Thursday 7 January 2016 - Monocle Minute | Monocle

Thursday. 7/1/2016

The Monocle Minute

Image: Getty Images

Easy living

CES is in full swing in Las Vegas and alongside endless big-screen, small-frame TVs are home appliances turning heads with innovative solutions to common problems. Take Samsung’s AddWash washing machine: it has a door-within-a-door so when the drum is filling with detergent and you notice an errant sock on the floor, you can open the small upper door and pop the sock in while the wash is paused. LG revealed a refrigerator with a door that, when you knock on it, turns transparent so you can see what’s inside. Even better: when you stand in the right place, the fridge springs open automatically – handy if your arms are full of groceries (or white wine).

Image: Chris Phutully

Moveable feast

Melbourne’s culinary elite continue to step out from the hallowed kitchens of fine-dining restaurants to please palates at a more public level: a number of pop-up concepts have recently been launched by Australia’s leading chefs. Pastry chef extraordinaire Pierre Roelofs, who has whipped up desserts at Spain’s El Celler de Can Roca, starts serving his inspired interpretations of the classic soft serve at Pierre’s Spot in Carlton North this Saturday. “The beauty of this movement is that it puts you in direct contact with the diner, which you don’t get in a fine-dining kitchen,” he says. Another, more transient food affair growing a cult following is Ides. The supper club, helmed by the sous chef of acclaimed restaurant Attica, recently popped up on a tram. While the pop-up trend isn’t new, the finite allure of the temporary seems particularly effective in attracting savvy Melbourne diners, proud to support reputable homegrown talent.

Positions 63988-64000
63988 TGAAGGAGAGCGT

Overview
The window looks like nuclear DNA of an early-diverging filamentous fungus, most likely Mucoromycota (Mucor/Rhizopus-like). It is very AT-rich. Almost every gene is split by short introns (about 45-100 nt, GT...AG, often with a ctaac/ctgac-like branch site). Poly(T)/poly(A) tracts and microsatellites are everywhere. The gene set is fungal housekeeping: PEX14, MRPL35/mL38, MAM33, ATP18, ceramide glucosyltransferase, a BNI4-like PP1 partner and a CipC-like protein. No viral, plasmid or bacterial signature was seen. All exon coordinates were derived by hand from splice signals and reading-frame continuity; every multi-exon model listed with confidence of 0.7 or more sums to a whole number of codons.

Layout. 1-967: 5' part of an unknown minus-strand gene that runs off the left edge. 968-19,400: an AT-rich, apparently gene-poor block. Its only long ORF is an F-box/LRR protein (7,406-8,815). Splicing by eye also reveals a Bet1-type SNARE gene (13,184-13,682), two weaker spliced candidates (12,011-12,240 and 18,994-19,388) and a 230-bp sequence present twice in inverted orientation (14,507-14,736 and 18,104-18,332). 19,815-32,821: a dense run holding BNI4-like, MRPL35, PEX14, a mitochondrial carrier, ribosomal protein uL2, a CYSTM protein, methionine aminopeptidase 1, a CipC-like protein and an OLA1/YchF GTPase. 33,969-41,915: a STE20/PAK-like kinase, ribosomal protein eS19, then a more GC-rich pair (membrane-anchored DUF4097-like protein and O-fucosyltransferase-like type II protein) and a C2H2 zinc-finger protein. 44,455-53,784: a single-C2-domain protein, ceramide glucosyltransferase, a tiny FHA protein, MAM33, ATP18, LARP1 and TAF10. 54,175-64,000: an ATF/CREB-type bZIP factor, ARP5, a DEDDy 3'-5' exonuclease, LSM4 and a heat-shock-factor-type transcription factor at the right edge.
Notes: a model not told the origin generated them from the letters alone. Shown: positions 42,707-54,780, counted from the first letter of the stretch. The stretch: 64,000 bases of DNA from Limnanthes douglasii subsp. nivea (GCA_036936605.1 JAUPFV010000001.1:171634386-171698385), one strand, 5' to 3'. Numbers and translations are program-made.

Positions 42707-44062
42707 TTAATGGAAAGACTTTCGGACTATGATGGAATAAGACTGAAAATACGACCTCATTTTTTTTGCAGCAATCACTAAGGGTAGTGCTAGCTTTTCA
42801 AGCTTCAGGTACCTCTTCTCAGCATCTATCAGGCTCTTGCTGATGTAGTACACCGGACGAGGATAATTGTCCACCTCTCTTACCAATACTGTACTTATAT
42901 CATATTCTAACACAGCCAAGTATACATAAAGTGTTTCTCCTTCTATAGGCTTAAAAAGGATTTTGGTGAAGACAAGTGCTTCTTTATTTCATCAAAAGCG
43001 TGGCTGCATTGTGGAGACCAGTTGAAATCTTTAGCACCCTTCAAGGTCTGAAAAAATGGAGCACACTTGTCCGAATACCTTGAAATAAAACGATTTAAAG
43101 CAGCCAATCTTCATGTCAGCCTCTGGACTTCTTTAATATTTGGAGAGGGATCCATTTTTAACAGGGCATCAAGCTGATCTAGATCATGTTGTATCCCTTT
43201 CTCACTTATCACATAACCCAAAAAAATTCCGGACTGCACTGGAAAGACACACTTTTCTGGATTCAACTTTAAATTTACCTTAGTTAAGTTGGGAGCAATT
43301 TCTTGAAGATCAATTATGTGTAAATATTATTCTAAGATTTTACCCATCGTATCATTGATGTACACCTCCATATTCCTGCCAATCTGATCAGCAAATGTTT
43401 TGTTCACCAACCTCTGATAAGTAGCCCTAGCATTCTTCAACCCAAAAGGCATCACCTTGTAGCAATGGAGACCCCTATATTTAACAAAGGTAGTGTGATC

Image: Getty Images

Reel shame

The first auction of the year at Tokyo’s famous Tsukiji fish market is always newsworthy but this year’s edition – held earlier this week – was particularly poignant as it was the last to be held at the 80-year-old market. In November, Tsukiji moves to a purpose-built site in Tokyo Bay, a relocation that has not been without controversy. As well as protests about Tsukiji’s historical significance, there is also anxiety that many small businesses that flourish at the edge of the market – selling everything from wellington boots to fish knives – will suffer in the new location away from the centre. Unsurprisingly developers are itching to get their hands on the old market, a piece of prime property on the Sumida River that will be reborn as a park, shopping plaza and ferry terminal.

Image: Getty Images

Ship ahoy!

Any property developer constructing a hotel hopes it will be plain sailing, which means they probably aren’t expecting to find an ancient ship buried in the foundations. But the Hotel Indigo has temporarily run aground due to the discovery of a vessel – thought to date from sometime between the 1770s and 1790s – at its construction site in Alexandria, Virginia. Yet the unearthing hasn’t come as a surprise to the people at Thunderbird Archaeology, an environmental consultancy working with the developers. “There are quite a lot of items of archaeological interest here: this is an early American seaport,” says archaeological manager Boyd Sipe. This isn’t the first time a ship has been discovered in similar circumstances: in 2010 a Revolutionary War boat was found at the World Trade Center site.

Interview: Harry Slatkin

American entrepreneur Harry Slatkin shares business lessons from his career in finance, fashion and fragrance.

Club scene

We visit the members’ clubs where foreign journalists find a home away from home (and a good supper) in Tokyo, Bangkok and Hong Kong.


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